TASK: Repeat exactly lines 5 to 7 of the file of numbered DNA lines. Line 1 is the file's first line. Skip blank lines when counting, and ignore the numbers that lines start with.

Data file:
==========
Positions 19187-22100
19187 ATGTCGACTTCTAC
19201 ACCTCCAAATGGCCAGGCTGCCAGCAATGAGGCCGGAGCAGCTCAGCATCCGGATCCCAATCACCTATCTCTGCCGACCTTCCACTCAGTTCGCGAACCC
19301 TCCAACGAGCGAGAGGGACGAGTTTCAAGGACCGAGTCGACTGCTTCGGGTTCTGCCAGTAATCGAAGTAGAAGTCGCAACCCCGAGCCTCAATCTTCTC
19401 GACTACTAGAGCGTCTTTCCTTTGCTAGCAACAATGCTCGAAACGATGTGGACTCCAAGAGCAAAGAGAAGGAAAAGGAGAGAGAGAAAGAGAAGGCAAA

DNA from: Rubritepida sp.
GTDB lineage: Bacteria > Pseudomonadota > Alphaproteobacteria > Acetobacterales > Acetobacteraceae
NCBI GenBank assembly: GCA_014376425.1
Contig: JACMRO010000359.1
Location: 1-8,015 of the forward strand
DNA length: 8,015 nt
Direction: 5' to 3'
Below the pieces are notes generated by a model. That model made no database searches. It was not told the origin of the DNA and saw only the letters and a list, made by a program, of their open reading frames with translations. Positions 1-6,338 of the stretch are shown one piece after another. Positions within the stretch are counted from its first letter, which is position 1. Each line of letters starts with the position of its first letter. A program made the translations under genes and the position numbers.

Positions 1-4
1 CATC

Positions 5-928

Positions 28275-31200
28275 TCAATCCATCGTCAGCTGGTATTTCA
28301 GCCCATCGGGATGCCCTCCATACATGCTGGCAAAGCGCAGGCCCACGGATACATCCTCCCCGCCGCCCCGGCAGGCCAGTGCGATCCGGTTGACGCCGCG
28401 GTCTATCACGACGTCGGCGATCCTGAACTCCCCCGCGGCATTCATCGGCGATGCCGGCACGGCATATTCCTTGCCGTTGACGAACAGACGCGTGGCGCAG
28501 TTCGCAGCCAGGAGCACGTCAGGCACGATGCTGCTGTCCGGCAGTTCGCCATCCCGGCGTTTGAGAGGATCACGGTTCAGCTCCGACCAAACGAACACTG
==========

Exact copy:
19401 GACTACTAGAGCGTCTTTCCTTTGCTAGCAACAATGCTCGAAACGATGTGGACTCCAAGAGCAAAGAGAAGGAAAAGGAGAGAGAGAAAGAGAAGGCAAA

DNA from: Rubritepida sp.
GTDB lineage: Bacteria > Pseudomonadota > Alphaproteobacteria > Acetobacterales > Acetobacteraceae